Coconut oil is about 90% saturated fat, which is a higher percentage than butter (about 64% saturated fat), beef fat (40%), or even lard (also 40%). Olive and soybean oils, for example, are about 15 percent saturated. Too much saturated fat in the diet is unhealthy because it raises “bad” LDL cholesterol levels, which increases the risk of heart disease. So it would seem that coconut oil would be bad news for our hearts.
But what’s interesting about coconut oil is that it also gives “good” HDL cholesterol a boost. Fat in the diet, whether it’s saturated or unsaturated, tends to nudge HDL levels up, but coconut oil seems to be especially potent at doing so.
Coconut oil claims are primarily based on the reported beneficial effects of MCTs. About 58% of the fatty acids in coconut oil are medium-chain fatty acids—caprylic (7.4%), capric (5.9%) and lauric acid (44%). Because medium-chain fatty acids are saturated, 87% of the total fatty acids in coconut oil are saturated
MCTs are transported directly from the intestinal tract to the liver, where they’re likely to be directly burned off as fuel and raise the metabolic rate slightly.That means less is available to be circulated throughout the body and deposited in fat tissues.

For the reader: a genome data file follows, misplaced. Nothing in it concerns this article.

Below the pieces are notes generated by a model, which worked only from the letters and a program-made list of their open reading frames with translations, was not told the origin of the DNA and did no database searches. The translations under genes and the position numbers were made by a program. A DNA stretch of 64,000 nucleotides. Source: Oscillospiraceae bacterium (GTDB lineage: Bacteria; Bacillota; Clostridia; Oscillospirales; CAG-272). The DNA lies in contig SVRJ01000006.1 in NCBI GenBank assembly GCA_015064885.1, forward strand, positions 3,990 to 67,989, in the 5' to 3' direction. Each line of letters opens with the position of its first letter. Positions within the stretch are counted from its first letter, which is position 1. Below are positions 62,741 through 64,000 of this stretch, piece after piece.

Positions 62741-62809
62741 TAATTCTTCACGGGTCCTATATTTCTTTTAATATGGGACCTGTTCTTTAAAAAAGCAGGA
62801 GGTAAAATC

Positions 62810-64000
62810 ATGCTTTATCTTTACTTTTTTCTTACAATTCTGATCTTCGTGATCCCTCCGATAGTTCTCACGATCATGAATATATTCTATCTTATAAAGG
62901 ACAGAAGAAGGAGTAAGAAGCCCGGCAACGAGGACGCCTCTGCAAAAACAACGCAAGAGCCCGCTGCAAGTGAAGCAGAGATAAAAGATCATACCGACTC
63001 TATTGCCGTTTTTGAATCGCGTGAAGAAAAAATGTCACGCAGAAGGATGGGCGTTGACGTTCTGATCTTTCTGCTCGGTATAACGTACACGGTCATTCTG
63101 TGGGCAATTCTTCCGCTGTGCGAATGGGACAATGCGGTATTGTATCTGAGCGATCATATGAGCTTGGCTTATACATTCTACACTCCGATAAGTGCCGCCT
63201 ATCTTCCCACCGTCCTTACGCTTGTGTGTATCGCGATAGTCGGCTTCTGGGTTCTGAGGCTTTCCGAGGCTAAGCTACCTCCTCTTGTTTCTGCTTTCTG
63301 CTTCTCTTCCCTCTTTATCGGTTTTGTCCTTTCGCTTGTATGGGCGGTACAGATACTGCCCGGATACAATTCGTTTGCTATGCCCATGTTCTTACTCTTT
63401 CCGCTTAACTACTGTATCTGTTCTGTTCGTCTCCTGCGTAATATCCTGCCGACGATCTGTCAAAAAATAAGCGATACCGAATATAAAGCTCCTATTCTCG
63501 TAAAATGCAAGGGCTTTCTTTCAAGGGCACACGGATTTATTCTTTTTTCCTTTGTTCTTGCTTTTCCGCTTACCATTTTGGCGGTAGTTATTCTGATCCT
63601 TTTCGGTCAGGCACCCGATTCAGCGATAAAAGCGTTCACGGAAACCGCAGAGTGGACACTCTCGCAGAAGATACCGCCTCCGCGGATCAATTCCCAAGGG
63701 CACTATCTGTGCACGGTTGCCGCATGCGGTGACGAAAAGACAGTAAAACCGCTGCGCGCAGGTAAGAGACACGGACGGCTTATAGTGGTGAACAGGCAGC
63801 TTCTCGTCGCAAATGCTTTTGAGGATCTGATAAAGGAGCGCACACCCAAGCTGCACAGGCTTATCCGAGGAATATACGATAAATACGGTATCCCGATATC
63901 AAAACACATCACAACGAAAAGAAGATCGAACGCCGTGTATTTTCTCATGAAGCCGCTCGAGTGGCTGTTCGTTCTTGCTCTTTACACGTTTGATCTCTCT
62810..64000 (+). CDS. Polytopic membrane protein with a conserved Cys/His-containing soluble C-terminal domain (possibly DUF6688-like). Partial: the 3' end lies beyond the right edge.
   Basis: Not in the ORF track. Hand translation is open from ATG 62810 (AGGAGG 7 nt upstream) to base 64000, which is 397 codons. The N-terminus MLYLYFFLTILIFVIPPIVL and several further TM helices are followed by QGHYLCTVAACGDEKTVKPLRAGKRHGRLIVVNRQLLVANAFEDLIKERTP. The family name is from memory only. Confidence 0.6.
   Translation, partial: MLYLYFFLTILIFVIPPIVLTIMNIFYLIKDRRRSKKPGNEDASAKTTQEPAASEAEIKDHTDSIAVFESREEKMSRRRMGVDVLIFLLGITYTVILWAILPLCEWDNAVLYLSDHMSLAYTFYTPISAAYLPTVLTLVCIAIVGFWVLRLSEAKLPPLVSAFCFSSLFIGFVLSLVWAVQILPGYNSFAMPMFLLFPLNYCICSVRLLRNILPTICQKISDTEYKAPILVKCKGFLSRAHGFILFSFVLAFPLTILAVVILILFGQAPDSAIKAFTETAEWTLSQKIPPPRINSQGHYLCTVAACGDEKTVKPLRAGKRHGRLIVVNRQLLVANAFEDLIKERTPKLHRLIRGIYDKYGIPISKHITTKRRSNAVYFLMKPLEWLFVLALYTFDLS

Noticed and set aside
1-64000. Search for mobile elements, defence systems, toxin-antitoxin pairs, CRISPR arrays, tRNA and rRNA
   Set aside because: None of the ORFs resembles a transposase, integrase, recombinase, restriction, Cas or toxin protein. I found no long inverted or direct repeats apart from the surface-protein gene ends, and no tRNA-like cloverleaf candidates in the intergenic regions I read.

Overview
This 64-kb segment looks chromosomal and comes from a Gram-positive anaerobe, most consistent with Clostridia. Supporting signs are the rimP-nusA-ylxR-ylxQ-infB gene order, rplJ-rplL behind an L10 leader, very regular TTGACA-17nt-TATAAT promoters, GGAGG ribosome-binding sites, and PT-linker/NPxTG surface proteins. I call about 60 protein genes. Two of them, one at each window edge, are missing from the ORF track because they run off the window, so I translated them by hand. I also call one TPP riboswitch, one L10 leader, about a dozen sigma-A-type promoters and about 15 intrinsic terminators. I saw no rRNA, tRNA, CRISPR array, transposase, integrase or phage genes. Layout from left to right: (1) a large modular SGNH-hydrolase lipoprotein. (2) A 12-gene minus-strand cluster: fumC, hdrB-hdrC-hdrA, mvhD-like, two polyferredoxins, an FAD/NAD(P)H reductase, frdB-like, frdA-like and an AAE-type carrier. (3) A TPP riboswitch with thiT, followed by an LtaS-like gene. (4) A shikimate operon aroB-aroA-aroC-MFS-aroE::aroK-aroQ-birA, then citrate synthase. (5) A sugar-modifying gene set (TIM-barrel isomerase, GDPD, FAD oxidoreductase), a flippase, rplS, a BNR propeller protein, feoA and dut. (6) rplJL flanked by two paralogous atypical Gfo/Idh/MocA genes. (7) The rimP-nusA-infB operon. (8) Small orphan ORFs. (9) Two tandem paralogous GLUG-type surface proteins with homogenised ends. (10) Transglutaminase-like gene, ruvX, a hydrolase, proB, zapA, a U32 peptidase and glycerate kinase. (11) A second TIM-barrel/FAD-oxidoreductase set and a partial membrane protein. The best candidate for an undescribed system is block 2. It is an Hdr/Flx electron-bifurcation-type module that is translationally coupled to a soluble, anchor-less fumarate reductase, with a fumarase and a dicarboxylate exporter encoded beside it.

At room temperature coconut oil is solid and doesn’t go rancid quickly. That makes it attractive to many candy makers, who use it in chocolate, yogurt, and other coatings that don’t melt until they hit your mouth.
Coconut oil also has a growing reputation of being a viable “non-toxic” natural ingredient to use as a skinmoisturizer and hair treatment. Learn how to make homemade cold pressed Coconut Oil in the following video:
Special Precautions & Warnings:
- Stay on the safe side and avoid use during Pregnancy and breast-feeding
- Avoid using coconut oil if you have diabetes as it can cause certain chemicals called ketones to build up in the body. This can be a problem for people with diabetes.
- Because MCTs are processed primarily by the liver, they can cause serous problems in people with liver disease. Do not use MCTs if you have cirrhosis or other liver problems.
- Although single-use heating of coconut oil appears to be free of harm (use as a home cooking oil) multiple heating (deep frying) may be associated with production of polyaromatic hydrocarbons, a carcinogenic compound, which is common to all tested fatty acids
- There is no scientific evidence that coconut oil protects skin from sun damage.